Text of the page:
Recent outbursts of gun violence have prompted many to consider new laws regulating the sale and use of firearms, as well as improvement of firearms education.

Recent outbursts of gun violence have prompted many to consider new laws regulating the sale and use of firearms, as well as improvement of firearms education.

In May 2012, local Vance Ewing, a 22-year veteran of the U.S. Army, purchased a plot of land just north of Saint Robert Blvd., near the water tower in St. Robert, to do just that.

His vision: Bow and Barrel Sportsmen Center.

Ewing, who retired from the military in 2006, returned to the area from a training regiment in Afghanistan and told his wife "it was time to do something else with my life," namely starting a new business.

He and his wife mulled over several business ideas before concluding that the area, largely in part to its relation to the military and law enforcement, is ready for an indoor shooting range.

Earlier this week, the Missouri Department of Revenue revealed a total of more than 160,000 state citizens currently allowed to legally conceal and carry a loaded weapon, including 1,773 registered in Pulaski County. The nearest indoor shooting range, according to Ewing, is nearly 60 miles from the area.

"With our shooting community, this would be a great place to put an indoor shooting facility," Ewing said.

Facility plans include the construction of 10 lanes of firearms ranges and a gun shop, but also six indoor and six outdoor archery lanes.

However, because of the nature of the business, there are several requirements involved before the Bow and Barrel can be approved for a loan agreement. Because of community support and advice from local entrepreneurs, Ewing said a deal is imminent, but for now it's just a waiting game.

Both Vance and Tammy, Ewing's sister, have begun clearing the land of all foliage in the meantime.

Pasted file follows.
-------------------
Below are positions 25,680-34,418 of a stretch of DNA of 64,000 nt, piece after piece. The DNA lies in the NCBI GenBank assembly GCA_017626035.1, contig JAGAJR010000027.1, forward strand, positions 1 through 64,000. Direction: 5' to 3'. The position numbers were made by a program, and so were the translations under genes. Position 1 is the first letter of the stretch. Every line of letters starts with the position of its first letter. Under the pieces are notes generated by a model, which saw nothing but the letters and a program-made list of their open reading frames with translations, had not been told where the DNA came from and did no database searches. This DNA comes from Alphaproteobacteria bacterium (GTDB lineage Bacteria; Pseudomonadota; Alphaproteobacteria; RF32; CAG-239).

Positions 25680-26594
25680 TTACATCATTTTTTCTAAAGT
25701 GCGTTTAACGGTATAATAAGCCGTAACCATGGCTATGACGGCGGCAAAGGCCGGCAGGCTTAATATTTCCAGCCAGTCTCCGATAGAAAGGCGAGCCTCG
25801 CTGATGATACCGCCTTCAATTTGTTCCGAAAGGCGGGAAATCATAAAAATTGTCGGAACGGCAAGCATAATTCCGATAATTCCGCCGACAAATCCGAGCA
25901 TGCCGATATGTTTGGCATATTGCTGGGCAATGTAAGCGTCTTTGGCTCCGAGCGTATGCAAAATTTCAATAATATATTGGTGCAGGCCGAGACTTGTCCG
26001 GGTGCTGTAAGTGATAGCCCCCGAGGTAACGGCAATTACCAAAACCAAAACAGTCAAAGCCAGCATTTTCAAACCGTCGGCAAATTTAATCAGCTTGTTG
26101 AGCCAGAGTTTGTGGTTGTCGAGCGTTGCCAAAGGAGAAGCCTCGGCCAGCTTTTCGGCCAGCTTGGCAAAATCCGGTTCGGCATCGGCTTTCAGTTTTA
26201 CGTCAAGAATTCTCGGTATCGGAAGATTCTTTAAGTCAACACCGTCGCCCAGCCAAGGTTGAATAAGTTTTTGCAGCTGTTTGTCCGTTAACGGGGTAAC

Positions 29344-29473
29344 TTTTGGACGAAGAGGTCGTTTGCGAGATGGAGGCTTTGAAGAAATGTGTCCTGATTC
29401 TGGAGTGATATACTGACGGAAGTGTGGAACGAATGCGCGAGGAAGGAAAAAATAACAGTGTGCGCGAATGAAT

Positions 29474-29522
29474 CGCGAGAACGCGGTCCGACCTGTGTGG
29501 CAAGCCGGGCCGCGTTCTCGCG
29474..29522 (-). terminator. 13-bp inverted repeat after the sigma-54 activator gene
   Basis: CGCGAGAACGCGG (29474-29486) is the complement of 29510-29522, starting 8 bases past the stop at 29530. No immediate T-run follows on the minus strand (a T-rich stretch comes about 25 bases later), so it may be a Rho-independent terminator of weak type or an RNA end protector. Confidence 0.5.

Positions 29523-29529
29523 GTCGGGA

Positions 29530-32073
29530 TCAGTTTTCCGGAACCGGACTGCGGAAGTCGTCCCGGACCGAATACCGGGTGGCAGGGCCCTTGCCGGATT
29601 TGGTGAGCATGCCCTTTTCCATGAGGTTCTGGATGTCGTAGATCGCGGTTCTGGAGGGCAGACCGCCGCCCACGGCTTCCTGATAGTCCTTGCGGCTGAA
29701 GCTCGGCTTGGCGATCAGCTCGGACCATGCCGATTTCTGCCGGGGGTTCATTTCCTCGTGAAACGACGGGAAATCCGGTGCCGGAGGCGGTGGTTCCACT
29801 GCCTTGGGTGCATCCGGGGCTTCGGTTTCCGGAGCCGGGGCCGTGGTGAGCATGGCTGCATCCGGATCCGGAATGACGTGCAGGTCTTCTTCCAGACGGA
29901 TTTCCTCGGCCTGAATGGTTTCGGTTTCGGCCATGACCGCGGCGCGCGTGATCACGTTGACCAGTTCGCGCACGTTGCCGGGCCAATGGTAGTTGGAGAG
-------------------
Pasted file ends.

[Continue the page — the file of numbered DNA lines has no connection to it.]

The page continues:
Tammy – who had spent the last several years constructing bridges – upon hearing of Vance's business proposition, agreed to travel to Missouri from Arkansas and help her younger brother see his vision through.

"I thought it would be a cool adventure," Tammy said, "and now here I am, clearing property."

Both brother and sister come from a shooting background and are excited for the opportunity awaiting them, despite the failure of a past area shooting range.

"It's been tried in the past and just hasn't worked out, but I think we've done everything we need to do to become successful," Vance said.

In addition to the team's confidence, the duo have also received an outpouring of community support for the project.

"The community support for what we're doing has been phenomenal," Vance said. "We have a community of shooters that are going to support our business."

One local man who belongs to an area black powder gun club said "there is a real need" for an indoor range for both guns and archery.

At least 68 others have liked the business' start-up Facebook page and have wished the Ewings good fortune in their pursuance.

As word gets out, the Ewings hope to ultimately give back to the community by hosting firearms and archery competitions to support the local special olympics.

Tammy also mentioned a "Pistols in Stilettos" ladies-only night at the range as an idea to raise gun education awareness among women. Bow and Barrel will also offer training and conceal and carry classes.

"The training facility itself is going to support our law enforcement community," Vance said. "Our ability to offer the training" for both handguns and assault rifles includes "15,000 different training scenarios."

As soon as the business is approved for a loan, Vance said the construction process will take five months, which would target a summertime opening.

"Things are taking a little bit longer than what I thought," Vance said before adding his promise that the future range will not disappoint.